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Posted Tuesday, January 21, 2014 7:23 AM
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What I'm trying to accomplish is to write network logons / logoffs to a SQL server.

We've set up a group policy on the OU, and want to call SQLCMD to write the info to a table. Sounds simple enough. We have logon.cmd and logoff.cmd which set the parameters and call SQLCMD.

I'm trying to call a local copy of SQLCMD.exe -- we don't want users having access to the C:\Program Files\... -- and getting various errors:

- if I call SQLCMD v. 2009.100.2500.0, I get SQLCMD is not a valid Win32 app.
- if I call SQLCMD v. 2009.100.1600.0, I get BatchParser.dll (2009.100.1600.1) is not a valid Windows image

We're using SQL 2008 R2 sp1 on a Win2008 R2 sp1 box.

How can I make this work?

Thanks



Post #1533054
Posted Tuesday, January 21, 2014 7:33 AM


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I don't think it'll work if you just lift sqlcmd.exe and copy it somewhere else. It needs access to all sorts of DLLs and other stuff. Why can't you just create a desktop shortcut to the file in the prohibited folder?

John
Post #1533062
Posted Tuesday, January 21, 2014 7:56 AM
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"...just create a desktop shortcut to the file in the prohibited folder?"

I'm sorry, I don't follow.

The logon/logoff.cmd files called by the policy are sitting on the SQL Server in question, and should be calling SQLCMD on that server, no?



Post #1533092
Posted Tuesday, January 21, 2014 8:01 AM


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OK, I didn't quite understand first time. You have these two .cmd files that are triggered automatically whenever a logon or logoff event occurs (presumably on AD) - is that right? If that's the case, no users need to go anywhere near sqlcmd.exe or the .cmd files, do they?

John
Post #1533101
Posted Tuesday, January 21, 2014 8:28 AM
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Yes, that's correct, they're fired by AD group policy.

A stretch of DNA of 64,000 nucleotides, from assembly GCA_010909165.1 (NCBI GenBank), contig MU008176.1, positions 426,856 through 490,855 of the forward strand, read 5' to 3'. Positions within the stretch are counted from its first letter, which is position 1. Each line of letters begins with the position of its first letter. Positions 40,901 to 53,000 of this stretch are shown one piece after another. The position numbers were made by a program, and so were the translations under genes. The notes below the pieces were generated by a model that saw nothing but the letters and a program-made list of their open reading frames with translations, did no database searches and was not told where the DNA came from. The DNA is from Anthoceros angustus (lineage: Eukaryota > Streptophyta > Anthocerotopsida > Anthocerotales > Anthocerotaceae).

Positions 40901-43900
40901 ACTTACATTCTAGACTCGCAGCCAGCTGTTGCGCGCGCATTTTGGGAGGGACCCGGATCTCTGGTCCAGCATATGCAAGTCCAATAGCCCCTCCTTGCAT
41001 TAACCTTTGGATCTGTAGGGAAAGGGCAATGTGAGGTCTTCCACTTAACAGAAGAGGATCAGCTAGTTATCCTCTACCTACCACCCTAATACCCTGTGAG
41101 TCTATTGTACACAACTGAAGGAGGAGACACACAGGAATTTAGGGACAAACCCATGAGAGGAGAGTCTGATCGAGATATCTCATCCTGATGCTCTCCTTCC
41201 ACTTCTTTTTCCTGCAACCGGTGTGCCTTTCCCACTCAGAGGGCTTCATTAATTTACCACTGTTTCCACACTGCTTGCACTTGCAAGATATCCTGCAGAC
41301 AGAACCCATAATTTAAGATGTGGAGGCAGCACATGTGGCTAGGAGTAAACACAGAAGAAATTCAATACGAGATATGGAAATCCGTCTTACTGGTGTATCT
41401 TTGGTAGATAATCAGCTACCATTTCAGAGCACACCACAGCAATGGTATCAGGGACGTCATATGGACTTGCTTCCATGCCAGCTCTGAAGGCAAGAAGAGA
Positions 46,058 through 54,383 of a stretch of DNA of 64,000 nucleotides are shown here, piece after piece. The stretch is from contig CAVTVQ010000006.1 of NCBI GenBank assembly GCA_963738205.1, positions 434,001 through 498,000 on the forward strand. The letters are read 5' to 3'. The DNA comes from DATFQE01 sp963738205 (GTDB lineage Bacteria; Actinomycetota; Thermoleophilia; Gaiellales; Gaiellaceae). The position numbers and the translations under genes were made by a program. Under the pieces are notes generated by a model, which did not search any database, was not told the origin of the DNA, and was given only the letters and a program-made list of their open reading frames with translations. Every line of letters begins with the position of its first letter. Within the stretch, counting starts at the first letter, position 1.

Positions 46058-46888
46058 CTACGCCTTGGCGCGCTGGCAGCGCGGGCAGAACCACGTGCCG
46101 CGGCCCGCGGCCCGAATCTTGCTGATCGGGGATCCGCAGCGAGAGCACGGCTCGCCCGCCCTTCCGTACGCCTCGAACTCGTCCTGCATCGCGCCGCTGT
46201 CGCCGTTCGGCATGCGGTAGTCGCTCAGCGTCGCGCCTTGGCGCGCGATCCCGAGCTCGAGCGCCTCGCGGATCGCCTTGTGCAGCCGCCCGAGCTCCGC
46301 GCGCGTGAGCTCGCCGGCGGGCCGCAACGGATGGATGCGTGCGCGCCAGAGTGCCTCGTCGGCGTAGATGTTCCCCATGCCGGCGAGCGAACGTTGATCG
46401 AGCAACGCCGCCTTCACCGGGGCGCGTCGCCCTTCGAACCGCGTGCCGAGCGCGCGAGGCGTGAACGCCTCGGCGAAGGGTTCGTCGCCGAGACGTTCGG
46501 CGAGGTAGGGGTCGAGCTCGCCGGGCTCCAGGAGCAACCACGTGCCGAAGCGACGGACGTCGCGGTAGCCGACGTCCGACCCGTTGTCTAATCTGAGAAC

So yes, I don't think the .cmds are called in the users' context. In fact, they would likely be running under a domain admin account... so privs shouldn't be an issue, right?

Going to work w/ my domain admin, I'll get back to you if still unresolved.




Post #1533121
Posted Tuesday, January 21, 2014 12:37 PM
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Still no joy.

Maybe we're going about this the wrong way.

Let me back up: A Group policy is set, and what we want to happen is
1) A user logs into domain
2) A row is inserted in a SQL Server database table on same domain in realtime. User does not necessarily have access to SQL Server.

Any suggestions? We're about to revert to the tried and true parsing of logs....

P











Post #1533316
Posted Wednesday, January 22, 2014 1:54 AM


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You haven't said what exactly isn't working. I suspect that your problem is how to fire triggers from events in AD. If that's the case, you'd be better off posting on a more suitable forum.

John
Post #1533496
Posted Wednesday, January 22, 2014 5:21 AM
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What isn't working is getting SQLCMD to run in the context of the user that's login in/out.
I had assumed that the policy would execute under a system/admin account.

But you're right, I'll seek help in more appropriate fora.

Thanks John.




Post #1533569
Posted Wednesday, January 22, 2014 5:28 AM


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schleep (1/22/2014)
What isn't working is getting SQLCMD to run in the context of the user that's login in/out.
I had assumed that the policy would execute under a system/admin account.

But you're right, I'll seek help in more appropriate fora.

Thanks John.


Embed the query in a SP and create the stored proc with execute as owner, that way it wont care who executes it


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Post #1533572
Posted Wednesday, January 22, 2014 8:05 AM
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schleep (1/22/2014)
What isn't working is getting SQLCMD to run in the context of the user that's login in/out.
I had assumed that the policy would execute under a system/admin account.


If you're doing it via a conventional login script, then no, that doesn't execute as a sysadmin account--it wouldn't be terribly useful if it *did*, because login scripts are supposed to do stuff that's specific to the user logging in, not some random admin user. This is probably why it's not working.
Post #1533659
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